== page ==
Hair Story by Ayana Byrd and Lori Tharps
Everyone has their own hair story. Mine focuses largely on attempting to maintain length without it developing sentience and killing me in the dead of night (that’s barely a joke; I’ve woken up several times in my life with my hair wrapped around my neck), seeing how long I can go without highlights before my natural hair color starts bothering me, and the occasional empty threat of shaving my head. (Hey, there could be a treasure map back there. How else will I know?) But for black women and especially for African-American women, their hair stories are complex, often painful, and always political. Fairly late in Hair Story, Ayana Byrd and Lori Tharps quote the screenwriter Lisa Jones: “Everything I know about American history I learned from looking at Black people’s hair. it’s the perfect metaphor for the African experiment here: the toll of slavery and the costs of remaining. It’s all in the hair” (158).
The politics of “good” hair and “bad” hair have been in the media as of late, with Gabby Douglas and even Queen Bey’s firstborn questioned for the supposedly “unprofessional” state of their hair. It can be easy for white audiences to feel like they have a basic handle on it, but, as Byrd and Tharps point out, Chris Rock’s highly visible documentary Good Hair doesn’t bring in any historical context for the subject at hand, especially the effect of slavery and Reconstruction on African-American attitudes towards black and white hair. Instead, these two authors walk the reader from traditional African hairstyles to black entrepeneurs like Madam C. J. Walker to the Black Power movement to white people adopting traditionally black hairstyles, among many others. While each chapter can sometimes feel like its own article, Hair Story offers a long lens on the history of black hair.
Very often, when I review a nonfiction book, I feel like I simply regurgitate the most fascinating and interesting bits that I’ve learned in an attempt to spread the joy. But a lot of what I’ve learned in Hair Story is about the mechanics of kinky hair. Oohing and aahing over it is not the right tack to take at all in this situation. I haven’t discovered something new, only something that is not represented at all in the media landscape of a culture that valorizes, glamorizes, and practically worships long and straight hair. I see women performing my hair story in media all the time—bristling with highlighting foils, throwing their hair into a messy bun. But a scene where a woman twists her new growth into her current locks while talking to a friend is nigh inaccessible in mainstream media.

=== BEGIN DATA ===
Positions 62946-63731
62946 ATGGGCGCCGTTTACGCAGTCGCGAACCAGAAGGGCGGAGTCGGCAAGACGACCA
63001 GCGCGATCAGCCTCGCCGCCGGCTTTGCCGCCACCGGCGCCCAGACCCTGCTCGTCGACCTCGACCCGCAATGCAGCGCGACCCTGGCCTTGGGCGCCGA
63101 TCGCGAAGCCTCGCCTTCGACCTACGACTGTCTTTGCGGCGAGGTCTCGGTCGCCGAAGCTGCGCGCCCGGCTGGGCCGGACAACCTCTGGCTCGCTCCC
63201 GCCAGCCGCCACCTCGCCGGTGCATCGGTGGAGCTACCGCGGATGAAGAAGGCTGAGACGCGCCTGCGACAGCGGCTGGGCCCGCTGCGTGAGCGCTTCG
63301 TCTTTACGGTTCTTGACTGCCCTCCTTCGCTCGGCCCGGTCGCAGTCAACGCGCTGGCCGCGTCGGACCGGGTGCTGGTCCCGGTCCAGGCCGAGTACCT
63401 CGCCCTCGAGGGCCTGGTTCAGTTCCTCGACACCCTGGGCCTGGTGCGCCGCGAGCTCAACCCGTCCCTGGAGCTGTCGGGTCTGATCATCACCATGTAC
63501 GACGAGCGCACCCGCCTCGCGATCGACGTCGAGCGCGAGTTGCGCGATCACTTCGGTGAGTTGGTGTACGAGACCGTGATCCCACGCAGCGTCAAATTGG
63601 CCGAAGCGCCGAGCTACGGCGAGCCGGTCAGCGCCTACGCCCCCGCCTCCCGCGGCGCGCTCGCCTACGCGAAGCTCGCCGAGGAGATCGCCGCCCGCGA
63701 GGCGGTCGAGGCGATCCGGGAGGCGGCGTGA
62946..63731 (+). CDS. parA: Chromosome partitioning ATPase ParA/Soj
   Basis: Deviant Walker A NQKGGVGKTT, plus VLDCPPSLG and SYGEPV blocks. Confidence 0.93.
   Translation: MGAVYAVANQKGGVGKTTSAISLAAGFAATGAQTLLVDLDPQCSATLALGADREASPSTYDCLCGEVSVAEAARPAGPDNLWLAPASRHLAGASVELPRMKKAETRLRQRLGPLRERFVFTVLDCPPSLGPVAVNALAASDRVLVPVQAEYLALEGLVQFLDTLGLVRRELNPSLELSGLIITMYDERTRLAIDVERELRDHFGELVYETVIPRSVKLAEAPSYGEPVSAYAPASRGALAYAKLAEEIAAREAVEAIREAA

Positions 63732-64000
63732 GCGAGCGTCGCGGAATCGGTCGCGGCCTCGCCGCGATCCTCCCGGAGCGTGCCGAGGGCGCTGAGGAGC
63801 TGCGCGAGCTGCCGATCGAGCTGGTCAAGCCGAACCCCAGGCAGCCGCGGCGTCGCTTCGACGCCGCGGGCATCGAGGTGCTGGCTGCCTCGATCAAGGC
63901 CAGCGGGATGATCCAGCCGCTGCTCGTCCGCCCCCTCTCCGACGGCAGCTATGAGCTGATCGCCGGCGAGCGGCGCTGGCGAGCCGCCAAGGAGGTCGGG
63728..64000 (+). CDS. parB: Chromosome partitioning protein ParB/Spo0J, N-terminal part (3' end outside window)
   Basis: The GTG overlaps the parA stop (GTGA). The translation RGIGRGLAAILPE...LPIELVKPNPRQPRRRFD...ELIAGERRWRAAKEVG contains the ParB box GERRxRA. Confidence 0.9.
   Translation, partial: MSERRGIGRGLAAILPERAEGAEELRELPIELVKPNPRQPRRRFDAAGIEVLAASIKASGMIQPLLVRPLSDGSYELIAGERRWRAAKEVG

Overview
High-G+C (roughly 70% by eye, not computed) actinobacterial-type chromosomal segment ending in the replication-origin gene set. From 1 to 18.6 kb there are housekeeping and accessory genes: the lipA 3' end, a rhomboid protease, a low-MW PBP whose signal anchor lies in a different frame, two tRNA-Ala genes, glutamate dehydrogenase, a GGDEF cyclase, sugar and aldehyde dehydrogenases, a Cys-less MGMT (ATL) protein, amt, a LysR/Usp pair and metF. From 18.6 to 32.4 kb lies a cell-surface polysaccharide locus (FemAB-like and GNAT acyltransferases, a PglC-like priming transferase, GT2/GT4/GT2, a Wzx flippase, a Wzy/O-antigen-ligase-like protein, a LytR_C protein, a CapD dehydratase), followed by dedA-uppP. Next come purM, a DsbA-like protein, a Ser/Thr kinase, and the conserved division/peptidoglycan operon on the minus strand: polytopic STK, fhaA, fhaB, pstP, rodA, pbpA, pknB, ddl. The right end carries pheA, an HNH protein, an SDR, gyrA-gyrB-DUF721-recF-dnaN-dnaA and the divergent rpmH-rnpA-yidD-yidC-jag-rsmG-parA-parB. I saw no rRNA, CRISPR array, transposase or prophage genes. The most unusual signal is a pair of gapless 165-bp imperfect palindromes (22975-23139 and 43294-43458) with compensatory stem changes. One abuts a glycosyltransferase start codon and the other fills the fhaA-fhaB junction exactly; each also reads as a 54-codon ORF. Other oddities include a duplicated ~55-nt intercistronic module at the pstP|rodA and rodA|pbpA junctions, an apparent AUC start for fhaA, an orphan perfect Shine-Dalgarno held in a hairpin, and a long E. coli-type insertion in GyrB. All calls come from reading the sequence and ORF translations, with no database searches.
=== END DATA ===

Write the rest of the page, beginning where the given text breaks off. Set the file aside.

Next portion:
And that’s ultimately what Hair Story strikes me as—an intriguing visibility raising exercise, which is, really, what every attempt at a historical record is. But this history is more necessary than some. Late in the book, Byrd and Tharps encounter a college student who recalls a girl from college who had no idea at all how to tend to black hair. Raised by a white mother, she had never been exposed to black hair culture, and the college student took it upon herself to teach her the methods and options that are usually passed down from mother to daughter. Hair Story is both for nonblack audiences seeking to educate themselves about black hair (like myself) and for black readers unaware (for whatever reason) of the massive role the black hair community has played in African-American history.
After all, haircare was—and still is—a way for black women to support themselves, from Madam C. J. Walker’s door-to-door saleswomen to African immigrants offering their braiding skills to African-American women seeking natural styles. Black haircare companies traditionally take on the role of philanthropist, giving back to the community generously. Of course, this is complicated by the fact that a majority of the products they provided in the past focused on creating “good” straight hair, to the point that the popularization of the low maintenance afro in the sixties and seventies left many of these companies scrambling to produce products for natural hairstyles.
Byrd and Tharps end with the curious phenomenon of the deracialization of black hair, as they feature a hair care professional who refuses to talk hair in terms of ethnicity, only in terms of texture. Personally, I see some good in a focus on texture—all black hair is not the same, after all, and I’ve seen my curly-headed friends of all ethnicities use a texture focus to help them care for their hair. But it also reminds me of the tempting lie of the post-racial society: history casts a much longer shadow than we think.
Bottom line: While Byrd and Tharps’ chapters sometimes feel like they’re meant to be standalone, Hair Story is an accessible and fascinating look into the history of black hair in America. If you’re interested.
I read this book on NetGalley.